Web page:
The third angle is data aggregation and presentation: how would we monitor, analyze, and report? Response times, even if we agree on the way how to measure them, are not a single number. And even not a few numbers for typical configurations. It is a huge array of individual response times – with at least one number for every single action of every single user (or several if we measure different metrics). Full raw data are just not comprehensible by a human mind – you need to find a way to aggregate, present, and visualize this information to make it useful.
The problem is that whatever way you aggregate information, you lose some. Different ways of aggregation – averages, percentiles, min and max values, etc. – have their pros and cons, but none is ideal. Rigorous Performance Testing on the Web by Grant Ellis has a nice discussion about the topic starting slide 26, up to using histograms and CDFs (Cumulative Distribution Functions). We need different ways of aggregation for different purposes. For example, to track down issues we need a way to slice and dice information to narrow down the problematic area. In this case you need access to rather granular data – because if problematic results would be averaged with other data, they would be practically useless for further analysis.
A completely different task is high-level reporting of system’s health. You want to see the whole picture and overall trend at once. No ideal solution is suggested here either. One of probably most interesting approaches is Apdex (Application Performance Index). While many are skeptical about it and it looks like not much was happening with Apdex for many years – it still attracts a lot of interest. For example, Apdex is used by New Relic and, with some modification, by Dynatrace as User Experience Index.
At the beginning I was rather confused by the way how satisfied / tolerating / frustrated users are defined in Apdex. Now I rather understand Apdex not as a method to define specific satisfaction levels (while I consider Peter Sevcik’s presentation on how to find T, the threshold between satisfied and tolerating users, as one of best documents describing how to do it), but as a method of data aggregation based on given criteria (requirements).
So we have different ways to aggregate and report information – and we need all of them: from a high-level health indicator to deep-level slicing and dicing of information to get to specific issues. No ideal solutions are found yet, but it looks like this angle got a lot of interest recently as a new generation of motoring products get to maturity.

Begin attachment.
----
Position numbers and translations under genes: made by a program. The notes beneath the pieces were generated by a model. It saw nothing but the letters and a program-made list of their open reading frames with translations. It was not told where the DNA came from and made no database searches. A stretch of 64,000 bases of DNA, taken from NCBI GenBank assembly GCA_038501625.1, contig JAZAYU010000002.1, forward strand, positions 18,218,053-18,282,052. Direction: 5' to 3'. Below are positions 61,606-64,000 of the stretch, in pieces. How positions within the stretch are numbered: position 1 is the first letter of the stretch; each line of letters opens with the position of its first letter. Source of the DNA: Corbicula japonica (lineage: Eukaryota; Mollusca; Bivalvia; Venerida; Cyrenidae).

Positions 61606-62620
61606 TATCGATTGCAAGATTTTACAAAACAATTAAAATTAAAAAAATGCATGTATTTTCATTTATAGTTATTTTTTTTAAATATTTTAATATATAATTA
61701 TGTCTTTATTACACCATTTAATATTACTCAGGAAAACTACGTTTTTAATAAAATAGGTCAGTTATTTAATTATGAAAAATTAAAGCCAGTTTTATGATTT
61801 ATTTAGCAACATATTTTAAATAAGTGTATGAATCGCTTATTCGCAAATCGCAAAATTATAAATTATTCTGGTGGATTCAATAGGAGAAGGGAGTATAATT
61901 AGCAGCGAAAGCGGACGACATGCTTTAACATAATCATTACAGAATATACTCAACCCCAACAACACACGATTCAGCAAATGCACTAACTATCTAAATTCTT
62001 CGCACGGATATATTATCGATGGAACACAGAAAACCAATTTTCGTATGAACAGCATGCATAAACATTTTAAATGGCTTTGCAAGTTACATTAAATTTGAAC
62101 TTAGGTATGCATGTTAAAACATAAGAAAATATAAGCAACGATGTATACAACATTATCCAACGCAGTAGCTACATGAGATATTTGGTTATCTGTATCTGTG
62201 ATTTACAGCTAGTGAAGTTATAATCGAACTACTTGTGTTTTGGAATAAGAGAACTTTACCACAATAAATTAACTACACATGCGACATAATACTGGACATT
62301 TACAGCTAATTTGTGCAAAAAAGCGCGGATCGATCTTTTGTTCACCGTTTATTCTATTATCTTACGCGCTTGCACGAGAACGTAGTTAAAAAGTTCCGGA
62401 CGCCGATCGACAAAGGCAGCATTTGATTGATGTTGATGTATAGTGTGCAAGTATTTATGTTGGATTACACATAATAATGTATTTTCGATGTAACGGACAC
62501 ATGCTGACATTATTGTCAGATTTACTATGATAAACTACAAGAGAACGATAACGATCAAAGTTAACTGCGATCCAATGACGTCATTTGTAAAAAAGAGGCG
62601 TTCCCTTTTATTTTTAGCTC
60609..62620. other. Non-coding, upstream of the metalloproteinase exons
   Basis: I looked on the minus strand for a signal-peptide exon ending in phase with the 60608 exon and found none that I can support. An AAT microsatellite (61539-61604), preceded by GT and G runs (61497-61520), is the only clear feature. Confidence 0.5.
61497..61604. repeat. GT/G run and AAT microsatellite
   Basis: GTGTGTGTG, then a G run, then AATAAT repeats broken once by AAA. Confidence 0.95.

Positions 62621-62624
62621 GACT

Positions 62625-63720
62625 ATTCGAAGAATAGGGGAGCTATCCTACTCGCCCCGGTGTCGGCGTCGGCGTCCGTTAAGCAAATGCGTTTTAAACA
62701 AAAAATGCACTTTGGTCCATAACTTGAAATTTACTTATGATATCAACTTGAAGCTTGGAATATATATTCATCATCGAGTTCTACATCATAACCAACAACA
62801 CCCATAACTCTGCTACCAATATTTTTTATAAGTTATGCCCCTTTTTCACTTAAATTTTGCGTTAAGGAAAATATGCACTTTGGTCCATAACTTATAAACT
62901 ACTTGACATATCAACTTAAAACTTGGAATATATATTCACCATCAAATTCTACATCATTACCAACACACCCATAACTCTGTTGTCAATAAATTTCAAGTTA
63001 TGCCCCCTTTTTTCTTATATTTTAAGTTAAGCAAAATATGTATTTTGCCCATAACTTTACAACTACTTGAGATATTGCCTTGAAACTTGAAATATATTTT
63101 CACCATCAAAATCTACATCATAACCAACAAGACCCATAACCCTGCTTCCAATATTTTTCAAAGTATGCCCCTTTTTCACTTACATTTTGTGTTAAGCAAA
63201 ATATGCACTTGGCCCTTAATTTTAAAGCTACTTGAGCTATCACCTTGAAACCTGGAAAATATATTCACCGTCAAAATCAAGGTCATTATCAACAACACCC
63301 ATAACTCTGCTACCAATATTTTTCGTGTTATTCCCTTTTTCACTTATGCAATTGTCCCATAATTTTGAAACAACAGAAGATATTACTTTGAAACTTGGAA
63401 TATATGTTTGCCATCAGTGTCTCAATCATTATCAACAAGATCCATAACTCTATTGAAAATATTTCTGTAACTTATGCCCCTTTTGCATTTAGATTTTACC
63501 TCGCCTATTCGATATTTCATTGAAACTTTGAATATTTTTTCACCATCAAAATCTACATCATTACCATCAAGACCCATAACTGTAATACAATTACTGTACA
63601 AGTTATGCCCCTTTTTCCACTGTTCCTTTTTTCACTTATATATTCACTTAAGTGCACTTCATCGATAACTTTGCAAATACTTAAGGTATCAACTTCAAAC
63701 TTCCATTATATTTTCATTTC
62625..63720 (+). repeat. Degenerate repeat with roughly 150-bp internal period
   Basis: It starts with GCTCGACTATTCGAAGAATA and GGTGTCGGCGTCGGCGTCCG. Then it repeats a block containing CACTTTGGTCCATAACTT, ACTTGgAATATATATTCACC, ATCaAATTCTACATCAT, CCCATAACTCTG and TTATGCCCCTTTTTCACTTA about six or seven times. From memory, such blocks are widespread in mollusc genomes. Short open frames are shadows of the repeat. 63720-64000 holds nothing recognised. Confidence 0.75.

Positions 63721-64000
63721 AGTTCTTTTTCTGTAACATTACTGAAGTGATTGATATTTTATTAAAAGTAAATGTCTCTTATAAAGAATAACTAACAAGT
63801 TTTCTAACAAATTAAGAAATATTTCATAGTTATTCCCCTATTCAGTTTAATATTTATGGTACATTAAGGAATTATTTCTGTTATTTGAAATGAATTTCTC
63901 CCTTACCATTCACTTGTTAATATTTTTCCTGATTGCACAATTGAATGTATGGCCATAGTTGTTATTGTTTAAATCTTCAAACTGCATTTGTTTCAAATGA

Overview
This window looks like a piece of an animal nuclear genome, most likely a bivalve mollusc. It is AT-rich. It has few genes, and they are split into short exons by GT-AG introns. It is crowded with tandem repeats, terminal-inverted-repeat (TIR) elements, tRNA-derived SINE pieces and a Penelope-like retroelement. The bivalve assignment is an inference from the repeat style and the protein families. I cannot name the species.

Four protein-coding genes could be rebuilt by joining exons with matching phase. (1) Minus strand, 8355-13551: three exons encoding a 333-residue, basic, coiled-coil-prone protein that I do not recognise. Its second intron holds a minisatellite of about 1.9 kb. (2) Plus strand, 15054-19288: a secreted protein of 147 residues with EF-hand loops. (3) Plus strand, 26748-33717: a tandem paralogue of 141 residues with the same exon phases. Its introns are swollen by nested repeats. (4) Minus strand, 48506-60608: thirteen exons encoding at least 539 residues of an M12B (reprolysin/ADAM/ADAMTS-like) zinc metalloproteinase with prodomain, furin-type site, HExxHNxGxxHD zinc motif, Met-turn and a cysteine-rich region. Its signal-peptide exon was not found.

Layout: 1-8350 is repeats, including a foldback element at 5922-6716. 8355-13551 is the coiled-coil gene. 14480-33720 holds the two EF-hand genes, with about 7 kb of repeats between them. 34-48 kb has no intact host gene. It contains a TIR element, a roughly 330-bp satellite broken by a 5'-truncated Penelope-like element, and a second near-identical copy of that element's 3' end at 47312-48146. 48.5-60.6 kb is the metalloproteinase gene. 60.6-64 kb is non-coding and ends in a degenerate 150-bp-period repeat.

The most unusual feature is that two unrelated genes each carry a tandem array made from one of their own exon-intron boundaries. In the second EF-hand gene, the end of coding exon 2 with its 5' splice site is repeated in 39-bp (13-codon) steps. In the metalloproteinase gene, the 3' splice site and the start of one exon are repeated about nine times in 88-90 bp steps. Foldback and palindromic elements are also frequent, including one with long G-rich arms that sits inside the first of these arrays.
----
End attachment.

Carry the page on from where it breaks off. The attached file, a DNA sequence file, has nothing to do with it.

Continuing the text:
4. Load and Scalability
The fourth angle is load and scalability. It is most used in realms of back-end design and development, load testing, and back-end monitoring. For a high-level summary, see, for example, Andy Hawkes’ post When 80/20 Becomes 20/80 and my post Performance vs. Scalability.
Historically back-end performance was in the center of performance engineering. The main issue is that response times grow non-linearly as you approaching the limits of resources, which is not intuitive. So, if you take a classic book about performance, you would probably find a lot of the queuing theory there (by the way, for those who wants to understand these issues, but don’t want to study the queuing theory too deep, I’d recommend Every Computer Performance Book: How to Avoid and Solve Performance Problems on The Computers You Work With by Bob Wescott – very good explanations in plain English, some chapters are available online).
There are systems nowadays, with parallelized architectures and auto-scaling, when load may not noticeable impact response times in normal modes of operations (if forget about third parties components and services). In such cases this angle may be less important. But, unfortunately, such systems are much rarer in the real life than it may seem from Internet discussions – and, when you see such system, it means that somebody did a very good job designing and optimizing back end.
5. Why Do We Care?
These different angles are useful abstractions to concentrate on what is important for the moment to overcome excessive details of the real life. In a way, they are four different dimensions and they may be considered orthogonal for some particular tasks. But, in general, they are not – and in reality are heavily interconnected on some levels. So it is important to remember that the subject has other facets you may need to factor in.
Ideally performance should be addressed at all phases of system life-cycle: from the very beginning (performance requirements, how fast the system should be and how much load to handle) to design and development (using scalable design and using performance good practices, both back-end and front-end) to testing (for both single-user performance and load) to support and maintenance (closely monitoring performance in production and providing input for both development and testing for further improvement). We look at performance from different angles depending on life-cycle phases and task on hand – but we need all of them for a holistic view.
This post was originally published at PerfPlanet and can be read here at Link.
Alex Podelko (LinkedIn) has supported major performance initiatives for Oracle, Hyperion, Aetna, and Intel in different roles including performance tester, performance analyst, performance architect, and performance engineer over the last 16 years. Currently he is Consulting Member of Technical Staff at Oracle, responsible for performance testing and optimization of Hyperion products. Before specializing in performance, Alex led software development for Rodnik Software. Having more than twenty years of overall experience in the software industry, he holds a PhD in Computer Science from Gubkin University and an MBA from Bellevue University.